The father of a nine-year-old wheelchair user has launched a campaign to tackle lifts which are "constantly" out of order at Dart stations.
Bernard Mulvany, from Marino in Dublin's northside, decided to take matters into his own hands after having to carry his daughter Sophia up and down the stairs at stations across the city.
Sophia was diagnosed with spina bifida and has been a wheelchair user since she just was 15 months old.
"I've often carried Sophia in her chair up flights of stairs, but it's getting harder now because she's older," Mr Mulvany told the Herald.
"It's not fair to ask another passenger to carry the chair and I don't want to leave it lying around either as it costs €9,500.
"She's well used to the issues we've faced but she's had enough of it now."
Being frequent Dart users, the family noticed that lifts were often out of order.
"Since we started the Access for All Ireland campaign a year ago, we've noticed that it's been harder to get the information for which lifts are out of order and where," Mr Mulvany added.
"So now, each morning, when people go to work they contact us and let us know which lifts are out of order and we post them on our Facebook page."
Even though customers are notified of lifts that are out of order on the Irish Rail mobile app, Mr Mulvany said this is not always reliable.
"We always find discrepancies. If an out of order lift is not listed, we contact the station and let them know so the app can be updated," he said.
"But we're not targeting Irish Rail workers, we're targeting the underfunding of the service because when it is addressed, it is always discarded."
According to the father-of-two, the same reasons have been given for lifts being out of order for several years.
"Since 2016, they've been giving us the same reasons, blaming it on anti-social behaviour, saying lifts aren't robust, or that there's no attendant," he said.
"We've had enough of it now, disabled people feel very left out."
For a wheelchair user to access public transport, either bus or rail, outside of Dublin they must give a prior notice of 24 hours so that ramps can be made available.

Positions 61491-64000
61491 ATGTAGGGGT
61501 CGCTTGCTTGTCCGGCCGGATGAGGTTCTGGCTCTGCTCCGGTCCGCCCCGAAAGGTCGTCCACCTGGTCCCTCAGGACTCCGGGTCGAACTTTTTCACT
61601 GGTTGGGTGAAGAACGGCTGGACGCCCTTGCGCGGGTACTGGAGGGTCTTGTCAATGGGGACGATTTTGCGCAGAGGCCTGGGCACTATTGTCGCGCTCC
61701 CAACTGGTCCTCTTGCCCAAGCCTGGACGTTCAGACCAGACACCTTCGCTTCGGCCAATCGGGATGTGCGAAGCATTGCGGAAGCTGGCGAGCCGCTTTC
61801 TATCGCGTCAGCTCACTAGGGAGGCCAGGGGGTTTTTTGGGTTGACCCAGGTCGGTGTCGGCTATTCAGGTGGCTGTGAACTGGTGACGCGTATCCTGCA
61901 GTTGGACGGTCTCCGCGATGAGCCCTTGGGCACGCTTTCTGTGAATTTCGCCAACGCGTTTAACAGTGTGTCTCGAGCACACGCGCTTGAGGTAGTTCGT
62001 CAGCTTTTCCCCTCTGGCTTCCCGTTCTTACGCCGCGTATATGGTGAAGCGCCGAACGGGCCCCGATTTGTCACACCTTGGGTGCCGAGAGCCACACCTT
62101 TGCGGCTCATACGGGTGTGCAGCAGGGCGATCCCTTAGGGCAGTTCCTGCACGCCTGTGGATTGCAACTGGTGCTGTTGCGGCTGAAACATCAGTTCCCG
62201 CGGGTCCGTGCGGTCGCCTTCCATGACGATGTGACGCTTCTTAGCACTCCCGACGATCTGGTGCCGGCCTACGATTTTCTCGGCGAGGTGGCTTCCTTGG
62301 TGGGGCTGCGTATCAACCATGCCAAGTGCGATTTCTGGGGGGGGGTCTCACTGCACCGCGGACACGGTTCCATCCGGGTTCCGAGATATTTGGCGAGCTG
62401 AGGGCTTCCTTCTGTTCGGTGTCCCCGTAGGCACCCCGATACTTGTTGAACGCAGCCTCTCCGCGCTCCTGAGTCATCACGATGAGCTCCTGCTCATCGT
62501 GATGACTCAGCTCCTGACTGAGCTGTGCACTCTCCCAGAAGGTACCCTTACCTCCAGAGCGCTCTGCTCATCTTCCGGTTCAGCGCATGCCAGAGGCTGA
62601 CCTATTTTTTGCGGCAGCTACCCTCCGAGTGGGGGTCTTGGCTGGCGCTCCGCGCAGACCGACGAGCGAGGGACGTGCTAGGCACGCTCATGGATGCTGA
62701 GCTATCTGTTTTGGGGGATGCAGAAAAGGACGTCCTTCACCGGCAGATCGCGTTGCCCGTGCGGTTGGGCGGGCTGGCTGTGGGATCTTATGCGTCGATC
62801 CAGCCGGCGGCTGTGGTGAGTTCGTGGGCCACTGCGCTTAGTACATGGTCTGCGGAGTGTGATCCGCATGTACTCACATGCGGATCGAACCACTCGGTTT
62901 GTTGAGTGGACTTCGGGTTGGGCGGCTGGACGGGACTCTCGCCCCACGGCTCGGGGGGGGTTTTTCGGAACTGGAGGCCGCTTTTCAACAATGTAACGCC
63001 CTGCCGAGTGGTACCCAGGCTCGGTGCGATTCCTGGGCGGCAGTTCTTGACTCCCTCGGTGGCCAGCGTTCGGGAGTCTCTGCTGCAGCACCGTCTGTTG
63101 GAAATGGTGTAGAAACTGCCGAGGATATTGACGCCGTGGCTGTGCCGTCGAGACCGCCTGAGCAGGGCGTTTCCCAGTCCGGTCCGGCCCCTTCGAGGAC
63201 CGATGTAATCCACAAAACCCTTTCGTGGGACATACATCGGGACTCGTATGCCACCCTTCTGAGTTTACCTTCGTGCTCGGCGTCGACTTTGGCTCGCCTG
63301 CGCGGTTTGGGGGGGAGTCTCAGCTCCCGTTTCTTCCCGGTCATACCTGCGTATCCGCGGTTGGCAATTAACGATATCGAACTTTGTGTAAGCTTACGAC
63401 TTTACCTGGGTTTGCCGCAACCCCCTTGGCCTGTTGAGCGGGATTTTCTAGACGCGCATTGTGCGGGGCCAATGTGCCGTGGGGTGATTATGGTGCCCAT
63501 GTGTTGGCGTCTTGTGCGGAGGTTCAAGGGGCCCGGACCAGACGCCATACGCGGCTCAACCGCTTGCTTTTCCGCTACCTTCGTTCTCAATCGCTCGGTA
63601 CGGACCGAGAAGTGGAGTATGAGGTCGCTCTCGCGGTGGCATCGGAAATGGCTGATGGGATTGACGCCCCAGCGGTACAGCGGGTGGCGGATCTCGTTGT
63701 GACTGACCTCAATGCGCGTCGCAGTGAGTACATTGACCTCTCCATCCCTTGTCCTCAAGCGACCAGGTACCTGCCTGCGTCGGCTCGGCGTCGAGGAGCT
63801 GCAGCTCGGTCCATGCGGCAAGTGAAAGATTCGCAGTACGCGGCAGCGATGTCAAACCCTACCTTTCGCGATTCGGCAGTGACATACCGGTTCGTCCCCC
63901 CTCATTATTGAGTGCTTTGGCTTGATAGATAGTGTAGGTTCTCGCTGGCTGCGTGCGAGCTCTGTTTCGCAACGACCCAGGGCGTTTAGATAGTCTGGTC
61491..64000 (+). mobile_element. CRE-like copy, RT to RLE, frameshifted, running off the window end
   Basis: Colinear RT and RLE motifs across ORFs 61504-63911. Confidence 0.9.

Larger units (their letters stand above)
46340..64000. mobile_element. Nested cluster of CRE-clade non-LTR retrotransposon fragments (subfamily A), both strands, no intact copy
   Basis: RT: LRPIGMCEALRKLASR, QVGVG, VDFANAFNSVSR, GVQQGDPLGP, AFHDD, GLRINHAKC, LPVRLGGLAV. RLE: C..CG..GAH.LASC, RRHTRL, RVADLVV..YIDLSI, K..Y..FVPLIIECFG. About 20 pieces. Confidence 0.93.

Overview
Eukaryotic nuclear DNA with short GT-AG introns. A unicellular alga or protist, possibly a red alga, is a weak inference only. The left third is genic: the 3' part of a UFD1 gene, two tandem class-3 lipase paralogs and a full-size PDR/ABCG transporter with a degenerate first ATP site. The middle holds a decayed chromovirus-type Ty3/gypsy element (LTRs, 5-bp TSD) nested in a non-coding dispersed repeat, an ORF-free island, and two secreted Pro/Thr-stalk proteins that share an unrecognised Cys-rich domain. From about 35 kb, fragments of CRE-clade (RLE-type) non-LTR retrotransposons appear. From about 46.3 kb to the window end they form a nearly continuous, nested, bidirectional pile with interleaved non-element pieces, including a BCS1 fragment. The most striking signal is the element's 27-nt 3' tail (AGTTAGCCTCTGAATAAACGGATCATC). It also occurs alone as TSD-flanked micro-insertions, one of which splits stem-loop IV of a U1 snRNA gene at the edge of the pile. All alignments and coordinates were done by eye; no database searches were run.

In Dublin, this period is reduced to 12 hours, with a trial taking place to have ramps ready in four hours.
"Even if the Dart stayed at four hours' notice, if it was a sunny day and we wanted to go to Dun Laoghaire, we couldn't go unless I was able to bring Sophia on and off the train myself," said Mr Mulvany.
"I had a woman get in touch with me last week saying that her family had a weekend in Dublin planned but had to take a taxi and pay €167 because the train couldn't facilitate her daughter's wheelchair. It's unbelievable in this day and age."
According to Mr Mulvany, the lift at Seapoint station has been out of order for at least two months. He added that those at Hazelhatch, Dun Laoghaire, Clontarf, Newbridge and Tara Street are "constantly breaking down".
A spokesperson for Irish Rail confirmed that the lift is out of order at Seapoint.
"Seapoint is the only Dart station at present where the lift is out and there is no alternative access," the spokesperson said.
"There are significant works taking place to improve reliability of the platform two lift here - it is due to be complete on August 30. Customers are advised to use Blackrock or Salthill.
"Tara Street lifts are fine, but the escalators were flood damaged and are in the process of being repaired - expected to be back on August 30 also."